Windows Subsystem for Linux (WSL) has been out of beta for some time and for those who don’t know allows you to run several flavours on Linux (as of writing Ubuntu, openSUSE leap/Exterprise, Debian and Kali) as a subsystem within Windows 10. For my day to day it’s quickly stopped my dependence on Putty; which for a long time has felt like a clumsy way to manage *.nix servers but it has also become so much more. What’s more it allows the use of significantly more secure key exchange methods than what Putty (and other Windows ssh clients) offer.
What’s more is that it isn’t just a sandboxed Linux virtual machine that wishes it could do more but an actually fluid (mostly) part of the Windows OS. That means you can install Linux packages that interact with your machine and PowerShell scripts that can call Linux processes all on a single box. What’s more it allows you to kick some of those long lurking pain points of running windows.
Case in point a user of mine today complained he couldn’t delete a file; the file name was well in excess of the usual character limit of Windows, normally this would mean running a number of commands to identify a short name or use of a third-party tool. The former didn’t work in this scenario. I then thought to use my faithful WSL Ubuntu subsystem knowing that this isn’t a limitation for Ubuntu and what do you know. With no special commands I was able to erase the file saving me a huge amount of time. Sure, it’s not revolutionary but it’s one less limitation to deal with.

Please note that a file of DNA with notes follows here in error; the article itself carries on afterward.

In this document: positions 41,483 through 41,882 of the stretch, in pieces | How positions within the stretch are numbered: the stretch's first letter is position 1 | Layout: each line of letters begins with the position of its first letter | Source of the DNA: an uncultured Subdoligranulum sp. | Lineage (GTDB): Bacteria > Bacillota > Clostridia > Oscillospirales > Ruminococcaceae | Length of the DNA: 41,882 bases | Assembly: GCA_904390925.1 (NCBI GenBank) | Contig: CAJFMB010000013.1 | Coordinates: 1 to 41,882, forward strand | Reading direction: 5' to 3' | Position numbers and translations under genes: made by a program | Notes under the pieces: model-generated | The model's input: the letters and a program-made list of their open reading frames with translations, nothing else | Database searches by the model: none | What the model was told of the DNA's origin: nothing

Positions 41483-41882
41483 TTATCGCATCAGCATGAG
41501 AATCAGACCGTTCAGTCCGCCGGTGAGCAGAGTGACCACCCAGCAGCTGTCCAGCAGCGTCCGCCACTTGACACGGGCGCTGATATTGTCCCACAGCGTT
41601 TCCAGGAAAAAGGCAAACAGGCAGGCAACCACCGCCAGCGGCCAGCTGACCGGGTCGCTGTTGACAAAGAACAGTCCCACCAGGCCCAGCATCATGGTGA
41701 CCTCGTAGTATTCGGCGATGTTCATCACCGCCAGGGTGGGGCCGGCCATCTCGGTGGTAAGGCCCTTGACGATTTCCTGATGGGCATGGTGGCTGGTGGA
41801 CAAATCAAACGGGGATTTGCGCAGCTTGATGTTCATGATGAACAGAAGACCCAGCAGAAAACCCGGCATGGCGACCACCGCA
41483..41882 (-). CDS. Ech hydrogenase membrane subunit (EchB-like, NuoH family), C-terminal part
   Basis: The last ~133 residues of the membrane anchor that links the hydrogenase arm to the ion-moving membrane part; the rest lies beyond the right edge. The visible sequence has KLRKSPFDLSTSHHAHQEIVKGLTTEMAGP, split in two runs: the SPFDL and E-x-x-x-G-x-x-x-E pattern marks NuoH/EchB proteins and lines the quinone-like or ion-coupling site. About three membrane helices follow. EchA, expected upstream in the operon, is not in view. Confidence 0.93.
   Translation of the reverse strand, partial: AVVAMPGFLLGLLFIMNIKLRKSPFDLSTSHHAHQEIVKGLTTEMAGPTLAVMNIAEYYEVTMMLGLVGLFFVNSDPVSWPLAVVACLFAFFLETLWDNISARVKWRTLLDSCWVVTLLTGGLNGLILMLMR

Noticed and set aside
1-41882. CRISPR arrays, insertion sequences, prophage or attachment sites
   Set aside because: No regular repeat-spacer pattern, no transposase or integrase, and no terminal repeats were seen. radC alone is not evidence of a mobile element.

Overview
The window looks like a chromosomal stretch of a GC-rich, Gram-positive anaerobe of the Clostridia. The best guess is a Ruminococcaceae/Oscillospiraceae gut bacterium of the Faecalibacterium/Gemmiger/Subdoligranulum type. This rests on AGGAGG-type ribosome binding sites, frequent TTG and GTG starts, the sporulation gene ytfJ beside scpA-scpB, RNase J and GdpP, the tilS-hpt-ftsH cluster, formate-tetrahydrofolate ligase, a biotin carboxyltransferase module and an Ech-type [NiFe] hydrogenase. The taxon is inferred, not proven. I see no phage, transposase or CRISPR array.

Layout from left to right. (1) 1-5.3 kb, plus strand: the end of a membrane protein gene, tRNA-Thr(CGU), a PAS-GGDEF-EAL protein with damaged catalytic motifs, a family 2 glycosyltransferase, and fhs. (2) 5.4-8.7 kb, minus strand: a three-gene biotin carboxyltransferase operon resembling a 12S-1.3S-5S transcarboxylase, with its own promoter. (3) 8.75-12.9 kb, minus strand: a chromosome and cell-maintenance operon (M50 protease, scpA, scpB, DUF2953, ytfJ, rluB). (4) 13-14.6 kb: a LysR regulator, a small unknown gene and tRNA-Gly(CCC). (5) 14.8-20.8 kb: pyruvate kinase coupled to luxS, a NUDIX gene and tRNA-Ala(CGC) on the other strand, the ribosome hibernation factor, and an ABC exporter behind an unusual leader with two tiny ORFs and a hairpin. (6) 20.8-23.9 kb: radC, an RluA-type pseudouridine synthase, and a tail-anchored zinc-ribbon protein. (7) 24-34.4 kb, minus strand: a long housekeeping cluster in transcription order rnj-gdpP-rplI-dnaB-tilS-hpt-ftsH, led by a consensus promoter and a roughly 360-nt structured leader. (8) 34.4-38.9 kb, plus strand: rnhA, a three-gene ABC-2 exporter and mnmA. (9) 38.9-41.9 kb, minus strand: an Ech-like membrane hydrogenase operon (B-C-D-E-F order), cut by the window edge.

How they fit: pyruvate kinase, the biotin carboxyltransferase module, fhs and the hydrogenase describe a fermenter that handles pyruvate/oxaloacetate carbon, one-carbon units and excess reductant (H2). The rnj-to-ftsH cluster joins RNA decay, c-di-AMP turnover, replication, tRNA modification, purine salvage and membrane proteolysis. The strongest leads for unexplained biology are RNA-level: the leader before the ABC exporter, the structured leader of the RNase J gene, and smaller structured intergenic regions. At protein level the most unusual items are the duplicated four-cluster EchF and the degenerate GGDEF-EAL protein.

And that’s before the obvious benefits WSL brings to DevOps and mixed OS system scenarios such as webapp deployments that use AD or Azure where a single machine can orchestrate the entire stack. Of course the reverse is now true but PowerShell core is still very much work in progress for a number of key components that someone support majority Microsoft systems would find painful.
WSL however is not perfect and is in no way a replacement for a virtual machine or a dedicated machine, it lacks a full kernel and access to a number of raw networking components. For example Kali is available on WSL but nmap doesn’t work as it can’t access the raw information it needs. The moment I realised this I scrapped my Kali WSL immediately and went back to my virtual machine.
Ultimately the usefulness of WSL will depend on you and your mileage will vary. I personally think you need to view WSL as an enhancement to windows that allows you to more efficiently manage full blown Linux servers or to quickly write/run bash scripts. It is a quality of life improvement and step in the right direction for Microsoft.